Their approach was self-consciously “bottom up,” with a narrative emphasis on Black working people as theatrical subjects. Their aim was to counter an almost total media blackout—which included in those days radio, newspapers, television, and movies—on “anything positive about Black people, heritage, or politics. We were responding to the situation we were in. We had to do it for ourselves. It came from us, our spirit, our struggle, our experiences.”
They produced original scripts by Moses and O’Neal, some of which were based on ideas from audiences and movement folks, as well as scripts from more well known playwrights. They looked for works that spoke to the universal human condition, but also to the particulars of the circumstance of Black people in Mississippi, which was one of overwhelming racial prejudice and discrimination. They focused on easily understandable and straightforward works, like Purlie Victorious by Ossie Davis, or an adaptation of Alex Haley’s Roots.
One Doris remembers as particularly interesting was Day of Absence by Douglas Turner Ward. Its conceit was to imagine Black workers suddenly subtracted from a town’s functioning in order to show the inconveniences and harms, mild to extreme, of living without the benefit of Black labor and ingenuity.
“Let’s say Blacks invented the street lights,” Derby explained. “We’d have somebody walking down the street who has an accident because there’s no street light.”
Theatregoing as Organizing
As a supplement to the plays, O’Neal imported a democracy-building feature from SNCC’s political meetings, inviting audience members to sit with the theatre artists in a circle after the shows and collectively hash out their understandings.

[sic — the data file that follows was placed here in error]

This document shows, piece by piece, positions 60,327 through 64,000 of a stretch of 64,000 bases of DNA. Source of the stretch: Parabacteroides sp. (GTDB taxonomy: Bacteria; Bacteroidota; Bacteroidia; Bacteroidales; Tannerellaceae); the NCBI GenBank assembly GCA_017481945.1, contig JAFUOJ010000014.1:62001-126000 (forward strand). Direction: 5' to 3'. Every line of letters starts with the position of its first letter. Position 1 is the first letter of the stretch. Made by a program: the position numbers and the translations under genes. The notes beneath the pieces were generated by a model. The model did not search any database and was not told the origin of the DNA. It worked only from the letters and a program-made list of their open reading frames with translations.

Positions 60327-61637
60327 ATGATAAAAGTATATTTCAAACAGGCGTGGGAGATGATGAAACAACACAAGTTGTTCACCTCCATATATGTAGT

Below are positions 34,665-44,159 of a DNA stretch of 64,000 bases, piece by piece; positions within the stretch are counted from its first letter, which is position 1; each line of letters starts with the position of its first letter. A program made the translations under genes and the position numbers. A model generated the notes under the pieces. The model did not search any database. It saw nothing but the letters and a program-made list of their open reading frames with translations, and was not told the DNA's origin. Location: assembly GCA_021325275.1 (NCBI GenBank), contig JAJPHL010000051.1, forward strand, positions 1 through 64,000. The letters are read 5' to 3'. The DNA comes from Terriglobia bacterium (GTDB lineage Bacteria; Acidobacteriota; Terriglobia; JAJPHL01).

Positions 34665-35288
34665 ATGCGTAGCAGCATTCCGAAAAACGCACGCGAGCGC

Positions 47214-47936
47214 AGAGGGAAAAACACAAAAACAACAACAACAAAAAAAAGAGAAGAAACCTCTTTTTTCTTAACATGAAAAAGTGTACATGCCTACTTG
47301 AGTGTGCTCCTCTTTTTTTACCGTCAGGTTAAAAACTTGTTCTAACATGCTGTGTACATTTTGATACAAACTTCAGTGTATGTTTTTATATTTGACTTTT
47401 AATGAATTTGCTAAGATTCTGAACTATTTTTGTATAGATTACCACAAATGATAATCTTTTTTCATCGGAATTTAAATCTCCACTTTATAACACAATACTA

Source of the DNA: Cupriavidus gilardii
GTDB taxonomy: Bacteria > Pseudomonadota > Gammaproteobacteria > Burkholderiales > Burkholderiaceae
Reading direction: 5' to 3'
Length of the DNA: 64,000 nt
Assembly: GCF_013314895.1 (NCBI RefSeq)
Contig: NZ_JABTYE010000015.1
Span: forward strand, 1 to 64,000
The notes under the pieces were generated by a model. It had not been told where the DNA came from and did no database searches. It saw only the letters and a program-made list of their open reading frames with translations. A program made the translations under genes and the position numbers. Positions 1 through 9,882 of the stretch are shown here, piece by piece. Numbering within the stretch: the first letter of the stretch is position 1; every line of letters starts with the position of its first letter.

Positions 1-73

“John brought that to the plays, because a lot of times people didn’t understand all this theatre business, and they wanted to be involved,” Derby said. “So sitting around after, we’d talk about what’d happened; people would tell stories, relating their experience to the play. John would tell people in the audience, ‘You’re the actors, let’s hear your story.’”
Their efforts were at times surveilled and their people arbitrarily menaced. Sometimes white people or personnel from local sheriff’s offices would attend their shows and just sit there. Derby recalled that on other occasions actors and set people were harassed or were the subjects of bogus arrests. “It was not something that was without imminent danger,” Derby recalled, “depending on where you were, when you did it and whose place you were performing at.”
Because men and women shared the risks of this work equally, it wasn’t hard to puncture the more outmoded gender expectations some people showed up with. Both Moses and O’Neal confessed that at first they thought Derby would be there to do what they wanted—i.e., make coffee and take notes. Derby said she cured them of that attitude pretty quickly. “I’d say, ‘No, I’m not taking notes, or I don’t want to take notes, or maybe I’ll take notes—it just depends.’” Decision-making was more egalitarian than it sometimes seemed, regardless of who was out front.
“In the movement overall, Black women were doing all the things that needed to be done and making those decisions, and telling the men, ‘This is what’s going to be done,’ even if they were saying, ‘This is what I want done.’ We ignored the guys when and we would go ahead and do what we needed to do.”
She remembers the women as being very clear about their mutual dependence with the men but also their demand for mutual respect.
“In the movement, if we’re going to be on one end of the line and able to save your life, then you have to listen to us,” Derby recalled the argument going. “But we expect you to save our lives too. Okay, maybe you’re stronger than us, but if we have to be strong, if we have to have guns, we’ll do that also.”